In May 2002, with the help of some legislators and private groups organized by Taiwan's foreign residents, the legislature passed revisions to the Immigration Law that significantly eased the requirements for foreigners and alien family members of ROC nationals to seek permanent residency here. Under the new amendments, foreigners who have legally spent at least 183 days per year in Taiwan for seven consecutive years, or during ten of 20 years; those who are married to an ROC citizen and have legally spent at least 183 days a year in Taiwan for five consecutive years, or in five or more years of the past ten years, are eligible for permanent residency. According to police statistics, the revisions will relieve some 2,800 long-term expatriates of the trouble of having to renew their visas to stay in the country. To retain their permanent-resident status, however, foreigners holding APRCs must spend at least 183 days per year in Taiwan.
Although case-by-case exceptions can be made for medical or educational reasons, some say the rule makes the new status not permanent but conditional. They believe that foreigners deserve the freedom to travel in and out of the country whenever they like after gaining permanent residency. Legislator Apollo Chen, who actively pushed for the revisions, points out that the relaxation is aimed at making the nation's immigration law more reasonable and humane.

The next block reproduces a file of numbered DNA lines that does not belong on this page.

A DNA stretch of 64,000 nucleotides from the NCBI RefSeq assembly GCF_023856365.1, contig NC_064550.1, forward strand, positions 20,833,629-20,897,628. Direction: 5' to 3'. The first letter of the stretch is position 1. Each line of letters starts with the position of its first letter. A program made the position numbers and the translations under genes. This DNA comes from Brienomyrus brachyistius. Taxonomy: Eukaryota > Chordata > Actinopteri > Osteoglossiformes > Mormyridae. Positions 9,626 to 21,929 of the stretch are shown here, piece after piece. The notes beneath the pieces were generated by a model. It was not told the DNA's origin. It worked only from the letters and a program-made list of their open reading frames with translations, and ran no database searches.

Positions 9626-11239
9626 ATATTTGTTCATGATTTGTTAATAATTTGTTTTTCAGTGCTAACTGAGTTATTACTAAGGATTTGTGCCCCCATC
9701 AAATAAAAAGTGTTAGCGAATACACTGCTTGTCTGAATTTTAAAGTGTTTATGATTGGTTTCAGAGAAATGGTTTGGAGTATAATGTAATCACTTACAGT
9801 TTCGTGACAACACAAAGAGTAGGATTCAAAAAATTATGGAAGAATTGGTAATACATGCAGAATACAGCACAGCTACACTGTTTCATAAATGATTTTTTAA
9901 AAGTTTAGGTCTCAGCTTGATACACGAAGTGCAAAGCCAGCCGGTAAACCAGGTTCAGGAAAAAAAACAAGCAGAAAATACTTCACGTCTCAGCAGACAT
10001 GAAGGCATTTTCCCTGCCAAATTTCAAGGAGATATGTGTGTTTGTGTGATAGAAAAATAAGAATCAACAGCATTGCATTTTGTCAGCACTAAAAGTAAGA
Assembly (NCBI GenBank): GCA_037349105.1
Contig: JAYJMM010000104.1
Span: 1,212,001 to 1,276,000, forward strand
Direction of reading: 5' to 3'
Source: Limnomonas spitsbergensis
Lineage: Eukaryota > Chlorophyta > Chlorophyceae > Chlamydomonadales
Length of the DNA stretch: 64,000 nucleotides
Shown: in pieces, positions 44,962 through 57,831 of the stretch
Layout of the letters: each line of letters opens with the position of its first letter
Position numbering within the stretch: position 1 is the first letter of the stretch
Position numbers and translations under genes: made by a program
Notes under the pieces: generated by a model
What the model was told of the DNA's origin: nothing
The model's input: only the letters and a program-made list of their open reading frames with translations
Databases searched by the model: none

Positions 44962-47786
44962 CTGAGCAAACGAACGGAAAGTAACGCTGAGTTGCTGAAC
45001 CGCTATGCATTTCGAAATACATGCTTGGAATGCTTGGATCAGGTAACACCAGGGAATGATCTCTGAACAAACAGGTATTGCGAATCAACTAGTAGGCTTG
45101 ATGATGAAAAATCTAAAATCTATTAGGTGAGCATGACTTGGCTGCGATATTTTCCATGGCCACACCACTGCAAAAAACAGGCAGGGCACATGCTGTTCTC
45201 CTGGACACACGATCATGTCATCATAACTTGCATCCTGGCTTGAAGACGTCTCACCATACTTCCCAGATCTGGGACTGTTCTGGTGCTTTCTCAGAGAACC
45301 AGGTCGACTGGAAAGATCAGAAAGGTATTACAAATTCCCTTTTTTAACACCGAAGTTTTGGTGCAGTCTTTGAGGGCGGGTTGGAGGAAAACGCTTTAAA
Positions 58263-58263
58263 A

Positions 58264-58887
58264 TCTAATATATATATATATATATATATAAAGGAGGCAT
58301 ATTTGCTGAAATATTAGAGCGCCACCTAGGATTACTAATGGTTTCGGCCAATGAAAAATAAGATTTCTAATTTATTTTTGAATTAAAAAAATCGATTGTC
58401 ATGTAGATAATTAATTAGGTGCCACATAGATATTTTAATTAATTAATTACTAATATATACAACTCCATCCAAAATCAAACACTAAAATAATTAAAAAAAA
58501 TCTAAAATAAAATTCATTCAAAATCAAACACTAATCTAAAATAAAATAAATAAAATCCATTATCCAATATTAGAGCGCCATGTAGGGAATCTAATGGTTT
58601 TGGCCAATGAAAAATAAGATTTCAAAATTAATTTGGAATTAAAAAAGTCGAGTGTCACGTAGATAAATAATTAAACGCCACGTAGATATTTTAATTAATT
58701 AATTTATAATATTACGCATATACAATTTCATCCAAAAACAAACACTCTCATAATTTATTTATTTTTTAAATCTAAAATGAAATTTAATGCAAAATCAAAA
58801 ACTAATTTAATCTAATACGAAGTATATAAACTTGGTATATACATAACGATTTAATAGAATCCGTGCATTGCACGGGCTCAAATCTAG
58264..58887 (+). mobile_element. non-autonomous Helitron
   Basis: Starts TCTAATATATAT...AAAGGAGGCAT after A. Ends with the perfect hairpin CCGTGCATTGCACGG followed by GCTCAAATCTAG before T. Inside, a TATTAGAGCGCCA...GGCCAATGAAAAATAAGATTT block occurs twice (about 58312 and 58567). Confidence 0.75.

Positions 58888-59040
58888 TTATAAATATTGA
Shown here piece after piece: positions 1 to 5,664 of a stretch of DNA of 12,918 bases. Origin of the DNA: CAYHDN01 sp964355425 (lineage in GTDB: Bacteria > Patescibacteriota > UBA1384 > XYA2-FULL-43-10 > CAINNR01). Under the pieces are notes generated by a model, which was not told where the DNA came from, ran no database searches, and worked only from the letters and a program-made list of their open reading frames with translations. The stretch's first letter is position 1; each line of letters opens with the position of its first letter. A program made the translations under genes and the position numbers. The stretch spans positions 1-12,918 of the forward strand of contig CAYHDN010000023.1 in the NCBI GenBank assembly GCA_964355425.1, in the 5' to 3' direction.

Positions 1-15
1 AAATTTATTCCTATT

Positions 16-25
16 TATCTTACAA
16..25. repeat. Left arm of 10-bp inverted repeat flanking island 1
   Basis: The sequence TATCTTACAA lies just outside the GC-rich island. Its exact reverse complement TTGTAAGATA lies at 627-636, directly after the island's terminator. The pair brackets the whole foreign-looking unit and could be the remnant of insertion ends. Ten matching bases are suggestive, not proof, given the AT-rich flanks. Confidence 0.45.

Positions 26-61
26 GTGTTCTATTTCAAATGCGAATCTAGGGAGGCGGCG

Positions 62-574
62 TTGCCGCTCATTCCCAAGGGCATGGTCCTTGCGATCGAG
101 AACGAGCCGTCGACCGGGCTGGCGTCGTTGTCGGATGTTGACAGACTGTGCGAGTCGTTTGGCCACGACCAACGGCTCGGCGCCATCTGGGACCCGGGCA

The new amendment also requires the National Police Administration to form a special commission to screen applications from foreign experts in high technology or others who have made significant contributions to Taiwan. Although the legal framework for the special commission is still under construction and "high technology" and "significant contributions" are not defined in the amendment, several elderly foreigners who have made significant contributions to Taiwan over the past few decades have received their permanent-residency status from Minister of the Interior Yu Cheng-hsien. "Many of our respected foreign friends have not been able to obtain permanent residency under the previous rules," said Yu at the ceremony. "I am gratified that revisions to the Immigration Law in regard to that [situation] have been passed, thus allowing foreign residents who have made great contributions to Taiwan to obtain permanent residency."